A jewish man passes a banner which reads ‘Peace Now’ during a pro-Israel demonstration held in Amsterdam several years ago..
(photo credit: REUTERS)
With the sudden renewed talk about the possible relaunch of peace negotiations, it would be wise to do some more serious thinking about the lessons we should have learned from previous attempts.
There are no iron-clad guarantees of success of peace treaties between nations and peoples in conflict, even after years of negotiations between them. There are iron-clad guarantees that conflicts unresolved produce more suffering, death and destruction. Peacemaking carries risks; not making peace involves much greater risks. That is why I persist and insist that Israel and the Palestinians move back into peacemaking modes of operation, and why I have spent so much time and effort over the past decades trying to learn from the lessons of our earlier experiences and those from other conflict zones. Learning the lessons of the past means mainly figuring out how to de-risk future peace processes because the most fundamental aspect of renewing peace efforts must be placed on issues of life and death – individual security and national security, for both sides.
Individual security and national security must be mutual and the central core to any future agreement. Without security, there can be no agreement on any other issue.
This is the complete opposite of the zero-sum game – either both sides lose or both sides gain. For peace to be real, both sides have to ensure the security of their people and their nation. In my view, because of the centrality of security and the certainty that every other aspect of any agreement between the parties will rise or fall on this, there is no possibility to sub-contract security out to a third party. No foreign soldier should have to risk their life protecting our peace if Israelis and Palestinians are not willing to do this together. Israelis and Palestinians should not have to deposit their security in the hands of others.
Israel doesn’t trust the Palestinians to provide security for Israel, and nor should it. The Palestinian likewise have no trust in Israel promising to provide security for Palestine.
The only way to ensure a long-term presence of Israeli security technology and personnel across the border is for there to be joint Israeli-Palestinian security mechanisms.
The only way to ensure that any Israeli security apparatus remaining within the Palestinian state is not a continuation of the occupation is for that apparatus to become jointly controlled and operated. There must be joint command and control within specific geographic locations and with specific tasks. This does not replace the separate security personnel and mechanisms on each side. I am not suggesting merging the IDF with the Palestinian security forces nor disbanding it post-peace. The essence is that the primary cornerstone of the peace agreement is joint security obligations with detailed mechanisms.
These joint mechanisms will be especially crucial in Jerusalem – the capital of both states, which must remain an open city. A third party can assist in these mechanisms to resolve disputes and to ease their development, but the burden of security responsibility must be shared by both parties together.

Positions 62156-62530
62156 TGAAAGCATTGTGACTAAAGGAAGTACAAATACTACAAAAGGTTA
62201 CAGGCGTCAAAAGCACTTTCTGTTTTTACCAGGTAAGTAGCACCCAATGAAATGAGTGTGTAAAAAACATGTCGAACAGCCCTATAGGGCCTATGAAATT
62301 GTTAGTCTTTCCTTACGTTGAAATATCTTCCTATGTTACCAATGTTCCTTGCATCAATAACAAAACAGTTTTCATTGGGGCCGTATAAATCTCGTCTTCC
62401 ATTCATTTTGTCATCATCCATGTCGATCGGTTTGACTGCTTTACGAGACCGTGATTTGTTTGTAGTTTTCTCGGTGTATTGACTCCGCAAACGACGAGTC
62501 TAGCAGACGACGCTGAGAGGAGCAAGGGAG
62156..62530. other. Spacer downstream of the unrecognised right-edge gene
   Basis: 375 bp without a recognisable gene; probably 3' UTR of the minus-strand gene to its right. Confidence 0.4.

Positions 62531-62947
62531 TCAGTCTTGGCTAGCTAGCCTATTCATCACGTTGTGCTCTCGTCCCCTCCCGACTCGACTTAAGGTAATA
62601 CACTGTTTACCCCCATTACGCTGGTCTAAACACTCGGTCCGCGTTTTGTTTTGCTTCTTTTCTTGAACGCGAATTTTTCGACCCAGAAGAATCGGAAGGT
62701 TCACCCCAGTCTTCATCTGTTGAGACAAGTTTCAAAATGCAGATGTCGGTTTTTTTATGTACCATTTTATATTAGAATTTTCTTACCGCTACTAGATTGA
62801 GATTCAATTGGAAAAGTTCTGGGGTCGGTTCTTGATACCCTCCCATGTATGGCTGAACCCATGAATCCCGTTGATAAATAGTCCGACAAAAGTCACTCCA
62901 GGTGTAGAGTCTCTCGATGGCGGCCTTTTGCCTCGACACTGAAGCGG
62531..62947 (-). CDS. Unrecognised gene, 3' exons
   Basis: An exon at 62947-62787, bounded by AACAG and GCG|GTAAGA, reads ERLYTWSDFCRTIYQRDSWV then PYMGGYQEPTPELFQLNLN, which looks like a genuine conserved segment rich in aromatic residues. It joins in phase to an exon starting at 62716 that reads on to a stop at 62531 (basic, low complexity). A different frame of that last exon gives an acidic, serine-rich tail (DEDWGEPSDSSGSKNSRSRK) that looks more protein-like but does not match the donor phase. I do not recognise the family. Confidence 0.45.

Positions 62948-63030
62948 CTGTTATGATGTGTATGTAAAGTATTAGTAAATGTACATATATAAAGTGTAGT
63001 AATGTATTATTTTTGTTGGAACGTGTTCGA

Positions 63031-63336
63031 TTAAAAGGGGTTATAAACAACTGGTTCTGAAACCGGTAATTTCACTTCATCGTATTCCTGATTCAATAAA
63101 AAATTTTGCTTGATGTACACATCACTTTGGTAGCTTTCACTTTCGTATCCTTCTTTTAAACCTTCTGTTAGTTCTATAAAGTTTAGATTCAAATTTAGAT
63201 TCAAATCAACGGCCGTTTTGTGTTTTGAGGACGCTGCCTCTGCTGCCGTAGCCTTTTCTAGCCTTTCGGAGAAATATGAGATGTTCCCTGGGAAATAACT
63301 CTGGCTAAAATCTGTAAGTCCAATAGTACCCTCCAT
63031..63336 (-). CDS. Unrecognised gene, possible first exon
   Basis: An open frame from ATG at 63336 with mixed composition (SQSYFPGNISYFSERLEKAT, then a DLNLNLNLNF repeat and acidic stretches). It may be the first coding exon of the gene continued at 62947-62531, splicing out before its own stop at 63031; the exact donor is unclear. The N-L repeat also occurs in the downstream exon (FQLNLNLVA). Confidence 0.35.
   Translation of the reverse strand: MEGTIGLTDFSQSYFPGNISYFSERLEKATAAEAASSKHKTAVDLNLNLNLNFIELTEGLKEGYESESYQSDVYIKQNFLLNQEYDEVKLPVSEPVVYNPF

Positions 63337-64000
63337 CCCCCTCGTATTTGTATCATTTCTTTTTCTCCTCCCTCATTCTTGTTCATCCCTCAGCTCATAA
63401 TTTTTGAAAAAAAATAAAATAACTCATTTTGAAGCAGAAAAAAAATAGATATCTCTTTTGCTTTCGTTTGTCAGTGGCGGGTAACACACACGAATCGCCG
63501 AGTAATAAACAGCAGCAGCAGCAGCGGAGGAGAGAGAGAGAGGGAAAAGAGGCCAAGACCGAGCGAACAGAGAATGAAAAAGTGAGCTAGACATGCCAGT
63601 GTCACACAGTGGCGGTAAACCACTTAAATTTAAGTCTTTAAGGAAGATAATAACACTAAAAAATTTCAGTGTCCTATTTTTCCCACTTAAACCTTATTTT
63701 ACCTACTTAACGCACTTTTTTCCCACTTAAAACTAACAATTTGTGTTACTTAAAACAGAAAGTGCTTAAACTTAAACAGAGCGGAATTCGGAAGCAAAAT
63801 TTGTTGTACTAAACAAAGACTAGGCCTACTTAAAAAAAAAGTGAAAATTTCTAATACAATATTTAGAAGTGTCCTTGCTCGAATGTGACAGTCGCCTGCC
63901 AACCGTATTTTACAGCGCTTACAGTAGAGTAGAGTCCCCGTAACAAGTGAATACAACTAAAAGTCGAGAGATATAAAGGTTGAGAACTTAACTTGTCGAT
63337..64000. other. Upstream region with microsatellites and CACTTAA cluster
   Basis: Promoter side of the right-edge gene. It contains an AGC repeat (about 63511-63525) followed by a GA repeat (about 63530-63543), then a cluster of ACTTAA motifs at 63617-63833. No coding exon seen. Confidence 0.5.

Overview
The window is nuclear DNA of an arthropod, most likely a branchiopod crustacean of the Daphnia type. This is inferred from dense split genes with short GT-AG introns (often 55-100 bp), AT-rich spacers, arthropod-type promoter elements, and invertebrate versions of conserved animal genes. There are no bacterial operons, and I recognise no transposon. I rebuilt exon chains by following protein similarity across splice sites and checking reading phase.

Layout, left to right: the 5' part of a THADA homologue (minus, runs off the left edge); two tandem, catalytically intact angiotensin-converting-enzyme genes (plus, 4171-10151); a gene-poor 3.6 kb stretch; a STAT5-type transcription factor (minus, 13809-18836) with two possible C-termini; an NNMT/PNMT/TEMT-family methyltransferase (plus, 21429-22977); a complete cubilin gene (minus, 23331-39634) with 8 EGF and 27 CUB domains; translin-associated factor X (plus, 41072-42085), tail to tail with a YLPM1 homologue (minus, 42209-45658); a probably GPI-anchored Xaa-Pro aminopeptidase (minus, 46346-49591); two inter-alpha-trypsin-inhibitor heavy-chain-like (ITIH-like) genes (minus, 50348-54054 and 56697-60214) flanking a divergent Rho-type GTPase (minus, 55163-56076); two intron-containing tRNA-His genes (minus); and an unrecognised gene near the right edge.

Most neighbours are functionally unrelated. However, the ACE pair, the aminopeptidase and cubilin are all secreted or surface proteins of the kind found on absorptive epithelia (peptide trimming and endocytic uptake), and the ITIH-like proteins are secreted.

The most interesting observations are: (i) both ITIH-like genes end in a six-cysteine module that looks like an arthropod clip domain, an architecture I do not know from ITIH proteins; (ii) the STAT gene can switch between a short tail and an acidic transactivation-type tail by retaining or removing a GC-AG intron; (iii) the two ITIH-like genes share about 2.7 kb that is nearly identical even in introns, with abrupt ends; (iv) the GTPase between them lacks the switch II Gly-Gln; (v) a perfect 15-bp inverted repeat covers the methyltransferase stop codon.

Recognizing the regional threats, it would be wise to develop wider regional security mechanisms as well – first along the Jordan River between Israel, Palestine and Jordan.
Then along the Israel-Gaza-Sinai border – joint security mechanisms with the Egyptians and the Palestinians in Gaza (predicated of course on the understanding that no agreement will be implemented in Gaza unless the regime that controls Gaza is full party to that agreement).
The second most fundamental cornerstone of any future agreement is that making peace must involve the people and not just the governments. Translating that into reality on the ground means that peace must have a positive and real impact on people’s lives and that people must be engaged in peacemaking. The peace treaty must be directed toward enabling and encouraging people to work together, to trade, invest, study, research, to enjoy each other’s culture and more. Peace must mean building bridges and not more walls, fences and barbed wire.
Security arrangements at first may require that physical boundaries be built into the agreements, but there must be an agreed process for the removal of those barriers to the greatest extent possible and as soon as possible. The better the security reality over time, the more the walls can be lowered and the barriers removed. There will never be peace if people feel that they are living in cages, even if those cages are sovereign.
Included in the people-centered peace making must be directed efforts by the governments on both side to encourage and enhance a culture of peace and a determined fight against incitement and the culture of hatred.
After years of failed peace processes and non-implemented agreements, the entrenchment of hatred in both societies is very difficult to eradicate. The removal of threats and fear will be the first step in that direction. The governments have a lot of tools at their disposal to foster a culture of peace. It begins with leadership serving as an example and must follow through with the allocation of real resources for its success.
More lessons and principles for real peacemaking will following in the coming weeks.The author is co-chairman of IPCRI, the Israel Palestine Creative Regional Initiatives, a columnist for
The Jerusalem Post and the initiator and negotiator of the secret back channel for the release of Gilad Schalit. His book
Freeing Gilad: the Secret Back Channel has been published by Kinneret Zmora Bitan in Hebrew and as
The Negotiator: Freeing Gilad Schalit from Hamas by The Toby Press.
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